2013

 
 
80%

2012

 
 
78%

2011

 
 
87%

2010

 
 
86%
Science

The state average for Science was 65% in 2013.

74 students were tested at this school in 2013.

2013

 
 
85%

2012

 
 
82%

2011

 
 
78%

2010

 
 
76%
Scale: % basic, level 3, or level 4

About the tests


In 2012-2013 Washington used the Measurements of Student Progress (MSP) to test students in reading and math in grades 3 through 8, in writing in grades 4 and 7, and in science in grades 5 and 8. The MSP is a standards-based test, which means it measures how well students are mastering specific skills defined for each grade by the state of Washington. The goal is for all students to score at or above the state standard.

Source: Washington Office of Superintendent of Public Instruction

Math

All Students81%
Female85%
Male79%
Blackn/a
Asiann/a
Asian/Pacific Islandern/a
Hispanicn/a
Native Americann/a
Pacific Islandern/a
White81%
Low income69%
Not low income85%
Special educationn/a
Not special education86%
Limited Englishn/a
Migrantn/a

Reading

All Students84%
Female85%
Male83%
Blackn/a
Asiann/a
Asian/Pacific Islandern/a
Hispanicn/a
Native Americann/a
Pacific Islandern/a
White84%
Low income81%
Not low income85%
Special educationn/a
Not special education87%
Limited Englishn/a
Migrantn/a
Scale: % basic, level 3, or level 4

About the tests


In 2012-2013 Washington used the Measurements of Student Progress (MSP) to test students in reading and math in grades 3 through 8, in writing in grades 4 and 7, and in science in grades 5 and 8. The MSP is a standards-based test, which means it measures how well students are mastering specific skills defined for each grade by the state of Washington. The goal is for all students to score at or above the state standard.

The different student groups are identified by the Washington Office of Superintendent of Public Instruction. If there are fewer than 10 students in a particular group in a school, the state doesn't report data for that group.

Source: Washington Office of Superintendent of Public Instruction

Math

All Students72%
Female79%
Male62%
Blackn/a
Asiann/a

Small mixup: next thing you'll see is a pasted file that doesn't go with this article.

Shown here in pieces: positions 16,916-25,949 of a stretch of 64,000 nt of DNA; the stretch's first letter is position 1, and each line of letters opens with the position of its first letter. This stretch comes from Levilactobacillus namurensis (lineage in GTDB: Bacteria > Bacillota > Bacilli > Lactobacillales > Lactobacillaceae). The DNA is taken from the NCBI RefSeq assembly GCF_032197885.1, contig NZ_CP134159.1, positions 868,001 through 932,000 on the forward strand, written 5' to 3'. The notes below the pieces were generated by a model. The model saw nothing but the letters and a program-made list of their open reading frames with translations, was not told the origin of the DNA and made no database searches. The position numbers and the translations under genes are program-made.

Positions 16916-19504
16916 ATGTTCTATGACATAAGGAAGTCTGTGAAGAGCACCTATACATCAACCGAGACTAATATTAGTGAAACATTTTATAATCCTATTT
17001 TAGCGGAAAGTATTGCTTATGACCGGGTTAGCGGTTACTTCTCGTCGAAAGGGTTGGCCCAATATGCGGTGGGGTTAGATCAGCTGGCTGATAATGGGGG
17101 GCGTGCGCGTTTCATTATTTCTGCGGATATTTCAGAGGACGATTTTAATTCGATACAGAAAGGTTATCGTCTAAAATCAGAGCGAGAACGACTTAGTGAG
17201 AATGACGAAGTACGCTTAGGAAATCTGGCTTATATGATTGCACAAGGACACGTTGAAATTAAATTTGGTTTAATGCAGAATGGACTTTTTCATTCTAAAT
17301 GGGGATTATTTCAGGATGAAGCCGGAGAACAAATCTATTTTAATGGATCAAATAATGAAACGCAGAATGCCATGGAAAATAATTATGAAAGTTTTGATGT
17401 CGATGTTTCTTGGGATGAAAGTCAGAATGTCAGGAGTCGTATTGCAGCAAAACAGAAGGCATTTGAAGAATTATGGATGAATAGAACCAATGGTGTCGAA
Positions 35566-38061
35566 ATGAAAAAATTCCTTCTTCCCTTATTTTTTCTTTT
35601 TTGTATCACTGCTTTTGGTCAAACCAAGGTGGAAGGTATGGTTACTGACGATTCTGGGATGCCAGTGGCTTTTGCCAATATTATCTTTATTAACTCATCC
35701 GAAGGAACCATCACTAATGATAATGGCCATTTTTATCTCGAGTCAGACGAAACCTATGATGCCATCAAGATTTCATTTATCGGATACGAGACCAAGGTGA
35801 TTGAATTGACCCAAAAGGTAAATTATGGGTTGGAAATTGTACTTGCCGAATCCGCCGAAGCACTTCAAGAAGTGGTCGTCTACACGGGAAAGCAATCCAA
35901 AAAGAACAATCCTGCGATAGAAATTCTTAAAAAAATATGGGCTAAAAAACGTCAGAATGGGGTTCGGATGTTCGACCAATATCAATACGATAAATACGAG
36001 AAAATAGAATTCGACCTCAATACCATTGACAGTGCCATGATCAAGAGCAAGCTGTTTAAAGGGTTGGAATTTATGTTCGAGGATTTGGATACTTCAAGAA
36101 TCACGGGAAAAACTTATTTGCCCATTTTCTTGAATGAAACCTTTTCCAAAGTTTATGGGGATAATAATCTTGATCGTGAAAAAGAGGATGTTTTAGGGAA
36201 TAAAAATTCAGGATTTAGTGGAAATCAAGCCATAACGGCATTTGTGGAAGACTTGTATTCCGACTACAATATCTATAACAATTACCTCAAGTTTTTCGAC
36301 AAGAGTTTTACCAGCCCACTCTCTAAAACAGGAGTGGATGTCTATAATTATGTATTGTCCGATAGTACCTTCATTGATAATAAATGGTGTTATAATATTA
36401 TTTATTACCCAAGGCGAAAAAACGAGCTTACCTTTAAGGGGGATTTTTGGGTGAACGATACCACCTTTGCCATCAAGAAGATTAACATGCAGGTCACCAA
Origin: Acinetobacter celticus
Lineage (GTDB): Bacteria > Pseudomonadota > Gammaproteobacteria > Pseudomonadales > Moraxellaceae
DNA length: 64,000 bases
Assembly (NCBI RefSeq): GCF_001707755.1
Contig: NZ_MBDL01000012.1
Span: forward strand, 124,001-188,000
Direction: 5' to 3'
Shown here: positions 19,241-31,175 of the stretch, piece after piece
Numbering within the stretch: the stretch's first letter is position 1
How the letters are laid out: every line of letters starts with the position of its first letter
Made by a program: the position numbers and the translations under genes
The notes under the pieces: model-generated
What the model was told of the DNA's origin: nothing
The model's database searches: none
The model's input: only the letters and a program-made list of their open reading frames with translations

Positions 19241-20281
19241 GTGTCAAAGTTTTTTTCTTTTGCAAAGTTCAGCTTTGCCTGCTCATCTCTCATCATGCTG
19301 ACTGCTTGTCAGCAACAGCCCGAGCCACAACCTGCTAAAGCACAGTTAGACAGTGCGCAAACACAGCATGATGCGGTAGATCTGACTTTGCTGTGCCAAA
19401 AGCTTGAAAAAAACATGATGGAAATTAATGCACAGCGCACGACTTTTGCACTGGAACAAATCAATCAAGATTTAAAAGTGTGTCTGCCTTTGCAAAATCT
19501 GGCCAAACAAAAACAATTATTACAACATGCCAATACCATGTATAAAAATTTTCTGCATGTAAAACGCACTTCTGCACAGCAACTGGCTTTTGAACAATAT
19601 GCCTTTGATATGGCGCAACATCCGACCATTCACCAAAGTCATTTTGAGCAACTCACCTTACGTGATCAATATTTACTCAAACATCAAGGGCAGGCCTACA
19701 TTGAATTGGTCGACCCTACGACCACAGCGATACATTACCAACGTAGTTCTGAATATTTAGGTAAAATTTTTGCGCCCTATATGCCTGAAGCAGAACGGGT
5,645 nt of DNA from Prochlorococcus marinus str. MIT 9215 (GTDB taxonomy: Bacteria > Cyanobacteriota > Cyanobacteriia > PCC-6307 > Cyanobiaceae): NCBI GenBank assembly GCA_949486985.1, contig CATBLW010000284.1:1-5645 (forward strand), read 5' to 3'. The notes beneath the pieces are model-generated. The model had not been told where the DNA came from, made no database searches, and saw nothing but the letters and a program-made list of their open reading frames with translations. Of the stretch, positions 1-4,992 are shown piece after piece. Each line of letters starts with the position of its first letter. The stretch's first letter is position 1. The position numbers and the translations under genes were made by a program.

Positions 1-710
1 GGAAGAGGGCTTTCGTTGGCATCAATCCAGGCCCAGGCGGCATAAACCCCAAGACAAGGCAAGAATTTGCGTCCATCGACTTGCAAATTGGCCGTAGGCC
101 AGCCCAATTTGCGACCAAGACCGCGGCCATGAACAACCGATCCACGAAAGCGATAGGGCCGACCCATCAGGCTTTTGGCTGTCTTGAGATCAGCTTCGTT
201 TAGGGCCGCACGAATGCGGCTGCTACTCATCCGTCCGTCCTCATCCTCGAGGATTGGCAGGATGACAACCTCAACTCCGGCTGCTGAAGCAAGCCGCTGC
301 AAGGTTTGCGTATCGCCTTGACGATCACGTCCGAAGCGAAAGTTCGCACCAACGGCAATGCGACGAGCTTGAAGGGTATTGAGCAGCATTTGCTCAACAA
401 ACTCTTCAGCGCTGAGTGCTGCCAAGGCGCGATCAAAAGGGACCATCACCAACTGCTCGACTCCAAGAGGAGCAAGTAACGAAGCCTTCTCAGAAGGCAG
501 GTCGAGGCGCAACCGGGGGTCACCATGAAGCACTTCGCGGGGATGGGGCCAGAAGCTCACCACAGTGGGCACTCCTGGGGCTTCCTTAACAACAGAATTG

Asian/Pacific Islandern/a
Hispanicn/a
Native Americann/a
Pacific Islandern/a
White74%
Low incomen/a
Not low income75%
Special educationn/a
Not special education73%
Limited Englishn/a
Migrantn/a

Reading

All Students75%
Female76%
Male72%
Blackn/a
Asiann/a
Asian/Pacific Islandern/a
Hispanicn/a
Native Americann/a
Pacific Islandern/a
White76%
Low incomen/a
Not low income76%
Special educationn/a
Not special education76%
Limited Englishn/a
Migrantn/a

Writing

All Students65%
Female79%
Male46%
Blackn/a
Asiann/a
Asian/Pacific Islandern/a
Hispanicn/a
Native Americann/a
Pacific Islandern/a
White69%
Low incomen/a
Not low income68%
Special educationn/a
Not special education68%
Limited Englishn/a
Migrantn/a
Scale: % basic, level 3, or level 4

About the tests


In 2012-2013 Washington used the Measurements of Student Progress (MSP) to test students in reading and math in grades 3 through 8, in writing in grades 4 and 7, and in science in grades 5 and 8. The MSP is a standards-based test, which means it measures how well students are mastering specific skills defined for each grade by the state of Washington. The goal is for all students to score at or above the state standard.

The different student groups are identified by the Washington Office of Superintendent of Public Instruction. If there are fewer than 10 students in a particular group in a school, the state doesn't report data for that group.

Source: Washington Office of Superintendent of Public Instruction

Math

All Students87%
Female88%
Male85%
Blackn/a
Asiann/a
Asian/Pacific Islandern/a
Hispanicn/a
Native Americann/a
Pacific Islandern/a
White85%
Low income65%
Not low income93%
Special educationn/a
Not special education93%
Limited Englishn/a
Migrantn/a

Reading

All Students89%
Female93%
Male85%
Blackn/a
Asiann/a
Asian/Pacific Islandern/a
Hispanicn/a
Native Americann/a
Pacific Islandern/a
White89%
Low income82%
Not low income91%
Special educationn/a
Not special education93%
Limited Englishn/a
Migrantn/a

Science

All Students91%
Female91%
Male91%
Blackn/a
Asiann/a
Asian/Pacific Islandern/a
Hispanicn/a
Native Americann/a
Pacific Islandern/a
White89%
Low income94%
Not low income90%
Special educationn/a
Not special education93%
Limited Englishn/a
Migrantn/a
Scale: % basic, level 3, or level 4

About the tests


In 2012-2013 Washington used the Measurements of Student Progress (MSP) to test students in reading and math in grades 3 through 8, in writing in grades 4 and 7, and in science in grades 5 and 8. The MSP is a standards-based test, which means it measures how well students are mastering specific skills defined for each grade by the state of Washington. The goal is for all students to score at or above the state standard.